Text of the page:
Most archives I’ve used will allow digital photography without a flash. You can just pop the little SDHC card in your computer and uses the files this way. It’s usually easier to read them also as you can magnify on your screen and also use these images in your manuscripts as you already have the citations! You can fly through a group of documents this way and leave feeling like you have really accomplished something !!! You can also print them out if need be. I just use a small Canon PowerShot A1000IS 10.0 mega pixels that also has ISO adjustments. It’s great for travel but you just need to bring enough AA batteries.
    I think the gadget that shines the light through the paper is one of those hand-held scanners that also saves to a small card. A lot of archives don’t like this much handling of the documents though as it’s got to contact the surface to do the scan.

  3. brucecastleman says :

    I am just finishing up one of those quick research trips. The NARA New York branch allowed photography, and the one other researcher had a laptop and a Panasonic digital camera. She seemed to be finding and copying many more things than I did.

    I used the camera in my iPhone 4S and it worked well on documents and also on projected microfilm reader screens. I downloaded the images into my computer, with a separate folder for each one so I don’t mix them up. They are all perfectly legible.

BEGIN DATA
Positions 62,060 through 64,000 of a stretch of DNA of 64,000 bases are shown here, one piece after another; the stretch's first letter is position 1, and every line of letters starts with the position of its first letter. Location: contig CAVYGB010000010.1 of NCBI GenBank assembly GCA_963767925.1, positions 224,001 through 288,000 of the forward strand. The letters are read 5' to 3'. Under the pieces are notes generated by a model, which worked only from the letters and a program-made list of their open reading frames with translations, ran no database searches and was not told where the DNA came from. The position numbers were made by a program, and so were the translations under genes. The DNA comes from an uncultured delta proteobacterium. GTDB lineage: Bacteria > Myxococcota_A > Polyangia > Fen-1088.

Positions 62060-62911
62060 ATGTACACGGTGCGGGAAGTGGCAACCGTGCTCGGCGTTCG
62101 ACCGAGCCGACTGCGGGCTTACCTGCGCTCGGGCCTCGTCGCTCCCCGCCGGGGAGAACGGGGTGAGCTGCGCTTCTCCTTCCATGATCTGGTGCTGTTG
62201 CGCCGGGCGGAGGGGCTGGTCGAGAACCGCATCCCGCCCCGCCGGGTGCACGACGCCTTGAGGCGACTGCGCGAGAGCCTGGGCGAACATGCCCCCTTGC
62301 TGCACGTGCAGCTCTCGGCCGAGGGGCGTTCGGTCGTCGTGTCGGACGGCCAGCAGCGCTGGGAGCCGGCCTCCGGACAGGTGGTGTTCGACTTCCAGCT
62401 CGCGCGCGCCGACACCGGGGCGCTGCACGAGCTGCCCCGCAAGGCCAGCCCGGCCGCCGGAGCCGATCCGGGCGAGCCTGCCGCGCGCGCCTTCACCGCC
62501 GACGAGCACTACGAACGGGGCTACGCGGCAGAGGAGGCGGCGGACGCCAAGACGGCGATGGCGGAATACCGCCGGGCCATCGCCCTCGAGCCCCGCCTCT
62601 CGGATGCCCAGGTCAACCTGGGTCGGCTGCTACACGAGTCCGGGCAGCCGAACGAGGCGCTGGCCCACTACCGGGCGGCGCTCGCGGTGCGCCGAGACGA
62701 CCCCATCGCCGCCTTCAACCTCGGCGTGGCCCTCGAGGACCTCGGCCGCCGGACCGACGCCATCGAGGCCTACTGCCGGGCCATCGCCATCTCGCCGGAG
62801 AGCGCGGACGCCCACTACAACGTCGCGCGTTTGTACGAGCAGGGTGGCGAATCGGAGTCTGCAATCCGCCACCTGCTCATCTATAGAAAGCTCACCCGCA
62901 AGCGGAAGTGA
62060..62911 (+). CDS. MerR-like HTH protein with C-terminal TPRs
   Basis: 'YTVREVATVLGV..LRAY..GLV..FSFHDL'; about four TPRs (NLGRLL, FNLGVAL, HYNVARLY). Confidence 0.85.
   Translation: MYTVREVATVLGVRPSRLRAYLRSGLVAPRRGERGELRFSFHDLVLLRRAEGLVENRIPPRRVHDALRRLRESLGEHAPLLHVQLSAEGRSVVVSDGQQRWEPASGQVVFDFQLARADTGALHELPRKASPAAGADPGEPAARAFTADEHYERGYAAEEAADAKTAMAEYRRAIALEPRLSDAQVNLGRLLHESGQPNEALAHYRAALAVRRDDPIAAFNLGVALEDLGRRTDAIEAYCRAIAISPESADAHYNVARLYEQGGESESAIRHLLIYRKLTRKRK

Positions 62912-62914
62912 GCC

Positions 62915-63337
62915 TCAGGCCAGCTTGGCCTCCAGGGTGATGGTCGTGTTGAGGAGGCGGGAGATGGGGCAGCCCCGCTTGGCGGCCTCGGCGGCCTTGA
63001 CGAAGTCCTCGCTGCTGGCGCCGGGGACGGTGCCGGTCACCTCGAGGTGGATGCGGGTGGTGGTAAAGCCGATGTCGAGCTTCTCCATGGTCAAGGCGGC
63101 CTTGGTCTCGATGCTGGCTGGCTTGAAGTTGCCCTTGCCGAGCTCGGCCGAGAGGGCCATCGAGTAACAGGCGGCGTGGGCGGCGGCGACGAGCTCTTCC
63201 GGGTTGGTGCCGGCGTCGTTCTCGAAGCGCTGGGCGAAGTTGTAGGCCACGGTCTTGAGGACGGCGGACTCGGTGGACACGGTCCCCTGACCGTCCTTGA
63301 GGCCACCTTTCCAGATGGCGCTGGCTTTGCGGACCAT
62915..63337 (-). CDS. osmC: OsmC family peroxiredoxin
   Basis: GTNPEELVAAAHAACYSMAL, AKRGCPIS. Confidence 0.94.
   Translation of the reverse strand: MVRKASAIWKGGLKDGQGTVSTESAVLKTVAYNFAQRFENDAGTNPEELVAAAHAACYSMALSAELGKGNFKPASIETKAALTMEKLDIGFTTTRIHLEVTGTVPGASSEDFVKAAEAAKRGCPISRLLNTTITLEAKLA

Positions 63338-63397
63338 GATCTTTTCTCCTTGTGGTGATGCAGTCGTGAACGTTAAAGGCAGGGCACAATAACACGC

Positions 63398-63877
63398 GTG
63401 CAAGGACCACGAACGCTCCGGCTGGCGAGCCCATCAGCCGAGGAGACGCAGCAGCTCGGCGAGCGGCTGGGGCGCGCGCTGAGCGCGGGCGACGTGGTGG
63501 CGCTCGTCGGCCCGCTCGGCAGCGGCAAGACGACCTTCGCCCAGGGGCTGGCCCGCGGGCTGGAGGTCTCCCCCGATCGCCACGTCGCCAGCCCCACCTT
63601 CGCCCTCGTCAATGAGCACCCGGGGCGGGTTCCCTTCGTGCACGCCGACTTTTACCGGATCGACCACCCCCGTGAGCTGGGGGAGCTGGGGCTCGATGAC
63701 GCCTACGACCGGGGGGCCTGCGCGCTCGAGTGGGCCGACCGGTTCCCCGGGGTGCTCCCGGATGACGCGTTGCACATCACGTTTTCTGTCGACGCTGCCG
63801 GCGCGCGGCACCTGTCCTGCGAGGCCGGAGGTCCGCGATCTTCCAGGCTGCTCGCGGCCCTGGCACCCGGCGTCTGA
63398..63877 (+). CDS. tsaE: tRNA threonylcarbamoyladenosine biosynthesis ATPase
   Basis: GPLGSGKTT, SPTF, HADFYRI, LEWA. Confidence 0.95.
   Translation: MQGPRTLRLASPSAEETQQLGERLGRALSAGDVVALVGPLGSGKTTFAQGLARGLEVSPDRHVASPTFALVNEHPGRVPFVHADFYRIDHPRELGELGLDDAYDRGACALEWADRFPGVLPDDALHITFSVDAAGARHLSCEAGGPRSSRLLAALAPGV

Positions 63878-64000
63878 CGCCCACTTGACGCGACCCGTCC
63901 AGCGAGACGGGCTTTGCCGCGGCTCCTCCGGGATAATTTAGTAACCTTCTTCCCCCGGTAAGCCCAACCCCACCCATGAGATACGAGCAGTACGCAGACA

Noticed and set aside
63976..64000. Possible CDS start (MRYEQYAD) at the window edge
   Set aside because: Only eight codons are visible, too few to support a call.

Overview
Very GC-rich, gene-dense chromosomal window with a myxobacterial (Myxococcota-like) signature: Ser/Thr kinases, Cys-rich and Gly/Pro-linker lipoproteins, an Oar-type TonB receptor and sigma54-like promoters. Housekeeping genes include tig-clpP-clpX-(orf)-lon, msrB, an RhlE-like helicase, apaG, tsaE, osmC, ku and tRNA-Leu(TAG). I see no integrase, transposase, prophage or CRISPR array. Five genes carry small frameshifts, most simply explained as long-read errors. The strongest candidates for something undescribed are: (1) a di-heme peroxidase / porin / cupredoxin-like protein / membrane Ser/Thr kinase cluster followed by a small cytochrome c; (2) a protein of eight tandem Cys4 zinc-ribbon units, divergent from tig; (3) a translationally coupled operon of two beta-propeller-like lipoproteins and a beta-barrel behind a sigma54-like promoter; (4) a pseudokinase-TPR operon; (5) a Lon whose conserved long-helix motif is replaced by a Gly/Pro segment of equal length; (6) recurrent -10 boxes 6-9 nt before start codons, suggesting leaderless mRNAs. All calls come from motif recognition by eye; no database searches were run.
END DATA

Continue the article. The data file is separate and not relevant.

I did get through everything that I wanted there and found that I had budgeted much more time than I actually needed. Things went much faster than in Mexico City, Lima, or Sevilla. I did do my homework before I got to New York, using the online ARC catalog to identify what I wanted, and then writing them in advance to confirm that they indeed had the things that ARC said they did.

    I still take handwritten notes and then transcribe them later. I don’t think that I compose well at the keyboard and so I remain a Luddite on this one. If I want more than a small note, then I just take the picture. Obviously that won’t work in a place that doesn’t allow photography.

    My whole idea is only to collect source material on site in the archives and libraries and then process and analyze it at home. It doesn’t always work out that way, but it does seem an efficient use of time and money. I once bought ten rolls of microfilm in Mexico City, which for all intents and purposes, turned a couple of weeks into three months of archives research. There were many pages on those rolls that did not figure into my manuscript, but it was faster and cheaper than staying. My family then came down, and we went “touristing” for a couple of weeks.